Vianello, M., Galliani, E. M., & De Carlo, N. A.
Implicit contrast and explicit assimilation effects following subtle and blatant advertising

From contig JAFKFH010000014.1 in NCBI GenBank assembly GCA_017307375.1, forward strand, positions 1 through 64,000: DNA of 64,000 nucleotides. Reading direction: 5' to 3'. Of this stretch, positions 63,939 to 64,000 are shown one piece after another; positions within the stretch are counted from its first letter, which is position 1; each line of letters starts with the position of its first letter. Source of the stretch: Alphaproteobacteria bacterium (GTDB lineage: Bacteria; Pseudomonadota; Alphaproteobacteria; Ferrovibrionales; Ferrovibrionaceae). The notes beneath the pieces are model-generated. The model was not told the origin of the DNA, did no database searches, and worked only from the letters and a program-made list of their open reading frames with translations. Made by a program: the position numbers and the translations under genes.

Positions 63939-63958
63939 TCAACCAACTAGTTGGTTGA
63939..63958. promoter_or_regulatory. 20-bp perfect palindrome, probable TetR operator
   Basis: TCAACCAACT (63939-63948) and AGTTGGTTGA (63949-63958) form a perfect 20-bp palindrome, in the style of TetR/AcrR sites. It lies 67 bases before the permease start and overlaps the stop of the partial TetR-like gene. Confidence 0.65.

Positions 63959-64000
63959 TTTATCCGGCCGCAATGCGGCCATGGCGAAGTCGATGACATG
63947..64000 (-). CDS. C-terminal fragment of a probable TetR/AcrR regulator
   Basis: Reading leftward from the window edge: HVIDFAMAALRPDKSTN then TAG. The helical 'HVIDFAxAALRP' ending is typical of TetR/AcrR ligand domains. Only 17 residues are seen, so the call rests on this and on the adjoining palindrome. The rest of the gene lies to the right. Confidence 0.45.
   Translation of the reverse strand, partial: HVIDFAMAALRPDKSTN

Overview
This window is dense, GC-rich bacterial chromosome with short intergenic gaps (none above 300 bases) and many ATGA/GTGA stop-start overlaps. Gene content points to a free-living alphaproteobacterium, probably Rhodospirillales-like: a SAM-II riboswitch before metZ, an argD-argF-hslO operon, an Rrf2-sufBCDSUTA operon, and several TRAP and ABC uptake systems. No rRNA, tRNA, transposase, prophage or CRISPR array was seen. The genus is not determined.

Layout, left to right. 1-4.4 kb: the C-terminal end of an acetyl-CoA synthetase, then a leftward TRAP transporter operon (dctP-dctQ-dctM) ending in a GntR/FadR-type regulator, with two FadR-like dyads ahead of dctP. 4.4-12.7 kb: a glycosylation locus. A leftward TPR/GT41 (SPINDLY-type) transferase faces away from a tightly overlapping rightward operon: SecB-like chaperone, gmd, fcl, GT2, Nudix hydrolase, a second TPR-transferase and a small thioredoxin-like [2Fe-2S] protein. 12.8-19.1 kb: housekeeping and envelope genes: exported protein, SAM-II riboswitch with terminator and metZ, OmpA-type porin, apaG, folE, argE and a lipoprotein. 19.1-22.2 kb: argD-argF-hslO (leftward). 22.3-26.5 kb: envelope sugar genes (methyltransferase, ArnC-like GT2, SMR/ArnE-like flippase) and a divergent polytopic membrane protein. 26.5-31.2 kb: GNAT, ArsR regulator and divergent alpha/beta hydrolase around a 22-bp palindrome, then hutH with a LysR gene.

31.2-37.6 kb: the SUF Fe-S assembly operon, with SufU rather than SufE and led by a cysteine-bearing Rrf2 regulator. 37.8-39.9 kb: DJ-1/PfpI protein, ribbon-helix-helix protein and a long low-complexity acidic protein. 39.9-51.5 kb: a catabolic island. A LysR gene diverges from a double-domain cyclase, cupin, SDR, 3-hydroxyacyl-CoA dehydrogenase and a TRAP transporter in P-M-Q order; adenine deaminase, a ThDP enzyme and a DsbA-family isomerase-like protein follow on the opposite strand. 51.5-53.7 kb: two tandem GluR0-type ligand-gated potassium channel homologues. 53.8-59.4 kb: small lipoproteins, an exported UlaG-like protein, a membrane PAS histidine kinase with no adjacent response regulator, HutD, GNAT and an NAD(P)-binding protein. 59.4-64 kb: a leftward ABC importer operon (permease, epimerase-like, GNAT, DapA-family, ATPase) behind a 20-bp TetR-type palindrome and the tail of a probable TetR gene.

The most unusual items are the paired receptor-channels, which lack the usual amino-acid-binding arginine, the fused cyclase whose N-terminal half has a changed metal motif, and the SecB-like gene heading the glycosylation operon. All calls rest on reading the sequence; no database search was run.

This study investigated the different effectiveness of subtle and blatant advertising on implicit and explicit attitudes. We hypothesized that the same commercial message could change both explicit and implicit attitudes toward the advertised brand, and that explicit changes would last longer than implicit ones. Sixty-two undergraduate psychology students were involved in the study for no reward. Participants were chosen according to their preference for one of two major competing brands of cola. We used a mixed factorial design, manipulating between subjects the type of advertisement that participants watched (subtle, blatant, control) and within subjects the time when measures of implicit and explicit attitudes were taken. The study followed a pre- post-test design with a follow-up (third session) after 48 hours. Results partially supported our hypotheses. At the explicit level, subtle advertising was assimilated, while blatant advertising had no effect. Explicit assimilation even increased after 48 hours. At the implicit level, blatant advertising produced a short-term contrast effect, while subtle advertising had no effect.Back